1. Write down everything you eat and drink for at least a week.
Keeping a food journal is helpful in a number of ways. Not only does writing down what you eat actually make you choose better foods (who wants to see on paper that they ate six doughnuts?), but it will also give you a sense of how much food you are really eating and what your specific problem areas might be. People can underestimate what they eat by up to 50 percent, so you may not perceive that you are eating as much as you are until you write it down. When you keep your food journal, make sure you note the time of day, portion size, and a rating of how hungry you are on a scale of 1 to 5 (1 = not hungry, 5 = ravenous). If you have access to a computer, you can use the MyFoodAdvisor tracker designed by the American Diabetes Association. Otherwise, a simple notebook or even some sheets of paper will do.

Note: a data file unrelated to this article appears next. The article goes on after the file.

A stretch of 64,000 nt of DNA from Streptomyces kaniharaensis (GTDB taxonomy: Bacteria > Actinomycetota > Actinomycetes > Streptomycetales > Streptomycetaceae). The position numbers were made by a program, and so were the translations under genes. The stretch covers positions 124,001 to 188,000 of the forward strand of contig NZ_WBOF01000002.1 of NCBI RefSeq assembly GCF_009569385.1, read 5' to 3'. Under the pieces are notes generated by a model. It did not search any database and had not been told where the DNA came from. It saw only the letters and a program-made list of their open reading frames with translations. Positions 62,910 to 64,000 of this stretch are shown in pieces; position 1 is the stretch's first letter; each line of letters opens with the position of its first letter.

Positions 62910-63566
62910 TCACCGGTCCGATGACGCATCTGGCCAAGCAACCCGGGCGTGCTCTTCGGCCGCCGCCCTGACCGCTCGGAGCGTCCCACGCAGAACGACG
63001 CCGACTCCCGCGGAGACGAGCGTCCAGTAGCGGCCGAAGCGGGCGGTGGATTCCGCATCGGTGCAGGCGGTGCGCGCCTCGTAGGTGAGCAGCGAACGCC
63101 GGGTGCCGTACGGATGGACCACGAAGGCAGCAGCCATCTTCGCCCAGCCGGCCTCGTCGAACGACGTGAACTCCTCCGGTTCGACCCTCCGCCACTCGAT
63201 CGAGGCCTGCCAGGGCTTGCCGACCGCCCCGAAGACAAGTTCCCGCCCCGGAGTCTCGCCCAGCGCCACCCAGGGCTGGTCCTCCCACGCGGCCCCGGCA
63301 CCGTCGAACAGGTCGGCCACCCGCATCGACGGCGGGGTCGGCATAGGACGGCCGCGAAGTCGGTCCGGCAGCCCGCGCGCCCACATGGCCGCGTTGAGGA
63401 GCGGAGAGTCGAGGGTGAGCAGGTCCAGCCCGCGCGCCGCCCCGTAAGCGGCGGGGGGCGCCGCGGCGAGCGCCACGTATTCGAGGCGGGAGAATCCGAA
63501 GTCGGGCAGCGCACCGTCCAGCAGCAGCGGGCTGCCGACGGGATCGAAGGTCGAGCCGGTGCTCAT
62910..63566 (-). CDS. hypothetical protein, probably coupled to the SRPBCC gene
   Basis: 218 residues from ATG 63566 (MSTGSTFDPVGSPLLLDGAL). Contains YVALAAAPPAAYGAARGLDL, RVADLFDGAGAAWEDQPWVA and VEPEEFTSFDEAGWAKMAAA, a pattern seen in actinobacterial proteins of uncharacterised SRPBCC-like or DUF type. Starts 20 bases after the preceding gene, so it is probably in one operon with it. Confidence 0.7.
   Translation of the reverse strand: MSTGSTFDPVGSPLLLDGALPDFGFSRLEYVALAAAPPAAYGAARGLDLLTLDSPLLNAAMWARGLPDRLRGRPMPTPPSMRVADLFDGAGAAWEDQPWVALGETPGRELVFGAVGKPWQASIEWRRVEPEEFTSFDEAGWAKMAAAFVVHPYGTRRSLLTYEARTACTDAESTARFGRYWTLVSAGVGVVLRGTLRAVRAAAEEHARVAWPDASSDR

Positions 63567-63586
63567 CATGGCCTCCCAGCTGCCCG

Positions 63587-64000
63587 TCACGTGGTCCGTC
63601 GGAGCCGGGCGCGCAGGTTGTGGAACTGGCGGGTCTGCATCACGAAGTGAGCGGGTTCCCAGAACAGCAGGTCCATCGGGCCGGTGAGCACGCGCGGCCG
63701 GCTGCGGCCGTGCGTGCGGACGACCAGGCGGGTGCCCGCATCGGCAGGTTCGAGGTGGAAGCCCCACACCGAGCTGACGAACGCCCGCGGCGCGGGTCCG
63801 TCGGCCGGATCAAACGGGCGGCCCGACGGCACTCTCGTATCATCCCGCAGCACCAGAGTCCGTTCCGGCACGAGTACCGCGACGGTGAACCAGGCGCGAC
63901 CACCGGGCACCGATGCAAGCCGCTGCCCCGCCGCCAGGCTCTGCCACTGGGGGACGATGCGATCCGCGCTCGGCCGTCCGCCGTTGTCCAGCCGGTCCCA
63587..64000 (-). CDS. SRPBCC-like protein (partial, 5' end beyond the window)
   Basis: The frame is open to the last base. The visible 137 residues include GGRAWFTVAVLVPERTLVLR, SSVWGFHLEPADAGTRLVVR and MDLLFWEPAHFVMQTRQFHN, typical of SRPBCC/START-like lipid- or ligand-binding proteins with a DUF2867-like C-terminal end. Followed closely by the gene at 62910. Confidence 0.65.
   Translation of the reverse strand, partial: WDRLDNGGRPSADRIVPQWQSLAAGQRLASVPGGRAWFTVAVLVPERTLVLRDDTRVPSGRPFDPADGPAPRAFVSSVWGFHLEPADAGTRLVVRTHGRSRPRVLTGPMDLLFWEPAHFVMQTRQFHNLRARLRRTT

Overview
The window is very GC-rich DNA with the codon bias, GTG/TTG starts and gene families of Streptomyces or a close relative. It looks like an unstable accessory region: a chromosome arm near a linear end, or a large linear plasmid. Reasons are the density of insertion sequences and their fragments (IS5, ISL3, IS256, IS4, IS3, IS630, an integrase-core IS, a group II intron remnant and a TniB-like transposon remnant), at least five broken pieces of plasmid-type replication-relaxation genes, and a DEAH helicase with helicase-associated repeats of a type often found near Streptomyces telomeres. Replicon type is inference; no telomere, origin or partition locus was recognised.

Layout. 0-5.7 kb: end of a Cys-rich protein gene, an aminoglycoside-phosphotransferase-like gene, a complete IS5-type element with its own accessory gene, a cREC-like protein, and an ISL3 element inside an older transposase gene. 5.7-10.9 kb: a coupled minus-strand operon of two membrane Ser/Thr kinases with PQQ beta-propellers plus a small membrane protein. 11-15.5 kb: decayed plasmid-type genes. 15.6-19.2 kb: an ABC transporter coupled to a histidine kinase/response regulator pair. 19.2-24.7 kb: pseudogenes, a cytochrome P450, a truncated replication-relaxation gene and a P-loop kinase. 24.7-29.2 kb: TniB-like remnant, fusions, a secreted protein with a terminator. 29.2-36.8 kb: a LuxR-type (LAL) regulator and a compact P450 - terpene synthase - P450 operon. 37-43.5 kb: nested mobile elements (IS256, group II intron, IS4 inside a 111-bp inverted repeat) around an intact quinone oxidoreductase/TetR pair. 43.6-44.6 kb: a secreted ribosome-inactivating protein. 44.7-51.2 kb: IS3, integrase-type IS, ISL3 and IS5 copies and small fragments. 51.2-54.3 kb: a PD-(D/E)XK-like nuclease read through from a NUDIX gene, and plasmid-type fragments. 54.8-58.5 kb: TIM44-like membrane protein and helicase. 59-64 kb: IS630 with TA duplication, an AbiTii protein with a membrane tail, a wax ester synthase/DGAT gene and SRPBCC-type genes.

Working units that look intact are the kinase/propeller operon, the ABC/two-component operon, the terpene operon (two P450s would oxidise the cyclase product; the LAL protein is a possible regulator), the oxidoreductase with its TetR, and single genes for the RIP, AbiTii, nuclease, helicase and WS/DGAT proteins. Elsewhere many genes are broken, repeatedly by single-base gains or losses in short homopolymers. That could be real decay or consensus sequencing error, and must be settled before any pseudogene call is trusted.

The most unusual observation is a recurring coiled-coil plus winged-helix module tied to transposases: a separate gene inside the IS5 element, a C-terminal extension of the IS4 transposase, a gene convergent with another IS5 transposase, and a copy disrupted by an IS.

After you have kept your journal for a few days, you may notice that you often eat late at night or that you sometimes eat out of boredom rather than hunger. You may also find that you eat the same foods over and over (most people do) or that you skip meals and end up overeating when you finally get to the table.
In addition to helping you lose weight, keeping a food journal can help you avoid regaining it. If you have lost weight and find the scale creeping up again, start writing things down to get yourself back on track.